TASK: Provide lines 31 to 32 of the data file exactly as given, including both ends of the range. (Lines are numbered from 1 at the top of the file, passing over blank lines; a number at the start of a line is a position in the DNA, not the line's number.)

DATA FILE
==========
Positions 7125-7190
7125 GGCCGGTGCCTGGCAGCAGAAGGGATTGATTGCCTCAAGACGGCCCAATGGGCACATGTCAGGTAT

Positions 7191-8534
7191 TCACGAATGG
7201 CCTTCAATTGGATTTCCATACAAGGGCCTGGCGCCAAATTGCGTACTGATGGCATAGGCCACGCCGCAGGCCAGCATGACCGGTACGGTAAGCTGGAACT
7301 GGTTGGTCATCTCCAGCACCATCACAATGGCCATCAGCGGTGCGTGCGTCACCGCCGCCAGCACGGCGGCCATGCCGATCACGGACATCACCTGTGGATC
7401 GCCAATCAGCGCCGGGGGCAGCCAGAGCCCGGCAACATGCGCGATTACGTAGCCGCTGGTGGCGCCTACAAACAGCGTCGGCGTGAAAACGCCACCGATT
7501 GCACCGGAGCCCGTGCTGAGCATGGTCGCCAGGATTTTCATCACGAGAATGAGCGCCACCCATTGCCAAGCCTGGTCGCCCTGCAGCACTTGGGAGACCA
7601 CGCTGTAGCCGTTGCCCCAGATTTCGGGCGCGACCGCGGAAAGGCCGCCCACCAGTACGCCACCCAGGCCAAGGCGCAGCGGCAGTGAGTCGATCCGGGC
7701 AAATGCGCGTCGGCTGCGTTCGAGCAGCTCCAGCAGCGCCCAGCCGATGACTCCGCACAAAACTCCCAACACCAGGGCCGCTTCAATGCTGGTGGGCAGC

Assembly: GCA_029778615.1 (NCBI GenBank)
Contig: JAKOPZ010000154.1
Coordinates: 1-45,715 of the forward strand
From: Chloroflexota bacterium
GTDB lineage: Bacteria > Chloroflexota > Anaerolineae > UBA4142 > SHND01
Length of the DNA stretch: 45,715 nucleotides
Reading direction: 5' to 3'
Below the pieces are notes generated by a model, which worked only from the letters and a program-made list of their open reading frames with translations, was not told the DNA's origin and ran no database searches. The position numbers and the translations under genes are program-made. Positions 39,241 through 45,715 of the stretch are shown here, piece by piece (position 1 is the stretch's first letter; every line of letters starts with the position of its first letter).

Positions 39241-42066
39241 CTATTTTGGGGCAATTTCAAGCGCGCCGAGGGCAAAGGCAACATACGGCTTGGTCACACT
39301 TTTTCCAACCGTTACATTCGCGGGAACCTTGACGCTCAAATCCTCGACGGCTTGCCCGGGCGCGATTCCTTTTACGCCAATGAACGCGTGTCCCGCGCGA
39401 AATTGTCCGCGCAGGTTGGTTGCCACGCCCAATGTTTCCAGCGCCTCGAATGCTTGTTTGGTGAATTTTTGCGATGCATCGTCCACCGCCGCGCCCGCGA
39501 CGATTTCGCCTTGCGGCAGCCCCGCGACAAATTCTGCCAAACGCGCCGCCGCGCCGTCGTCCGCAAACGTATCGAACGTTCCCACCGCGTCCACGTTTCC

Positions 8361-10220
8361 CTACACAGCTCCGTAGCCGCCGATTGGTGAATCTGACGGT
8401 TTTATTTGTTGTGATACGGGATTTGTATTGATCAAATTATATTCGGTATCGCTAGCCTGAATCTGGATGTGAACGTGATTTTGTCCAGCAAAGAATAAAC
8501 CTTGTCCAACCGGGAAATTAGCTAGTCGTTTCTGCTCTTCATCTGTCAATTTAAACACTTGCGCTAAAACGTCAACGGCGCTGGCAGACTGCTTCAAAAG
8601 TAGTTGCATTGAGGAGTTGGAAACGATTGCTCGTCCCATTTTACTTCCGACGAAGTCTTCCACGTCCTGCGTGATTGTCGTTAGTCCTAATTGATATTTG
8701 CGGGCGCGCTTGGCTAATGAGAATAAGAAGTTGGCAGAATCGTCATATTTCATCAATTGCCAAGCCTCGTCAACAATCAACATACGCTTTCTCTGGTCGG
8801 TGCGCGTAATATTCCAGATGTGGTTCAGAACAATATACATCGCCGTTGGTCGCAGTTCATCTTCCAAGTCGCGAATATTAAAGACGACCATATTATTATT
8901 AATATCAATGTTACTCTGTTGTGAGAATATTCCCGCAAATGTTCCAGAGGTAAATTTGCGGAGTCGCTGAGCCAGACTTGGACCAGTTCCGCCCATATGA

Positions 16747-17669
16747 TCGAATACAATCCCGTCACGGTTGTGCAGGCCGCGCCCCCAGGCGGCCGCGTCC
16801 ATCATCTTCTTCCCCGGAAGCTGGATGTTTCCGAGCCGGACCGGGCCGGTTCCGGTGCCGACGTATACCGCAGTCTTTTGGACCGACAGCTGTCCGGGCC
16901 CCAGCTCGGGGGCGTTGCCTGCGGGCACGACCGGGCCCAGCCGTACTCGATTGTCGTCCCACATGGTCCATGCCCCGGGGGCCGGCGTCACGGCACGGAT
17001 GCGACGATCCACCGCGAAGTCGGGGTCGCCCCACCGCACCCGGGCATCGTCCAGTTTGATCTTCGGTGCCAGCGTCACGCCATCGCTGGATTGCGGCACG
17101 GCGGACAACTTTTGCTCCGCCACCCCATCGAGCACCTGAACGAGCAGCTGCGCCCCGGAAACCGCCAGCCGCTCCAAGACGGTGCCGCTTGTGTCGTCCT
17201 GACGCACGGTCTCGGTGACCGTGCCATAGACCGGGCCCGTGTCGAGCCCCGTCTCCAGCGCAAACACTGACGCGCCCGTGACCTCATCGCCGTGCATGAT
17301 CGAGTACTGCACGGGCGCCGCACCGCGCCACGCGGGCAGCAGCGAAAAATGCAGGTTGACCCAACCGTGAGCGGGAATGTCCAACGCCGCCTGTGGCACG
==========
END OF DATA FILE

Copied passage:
8901 AATATCAATGTTACTCTGTTGTGAGAATATTCCCGCAAATGTTCCAGAGGTAAATTTGCGGAGTCGCTGAGCCAGACTTGGACCAGTTCCGCCCATATGA

Positions 16747-17669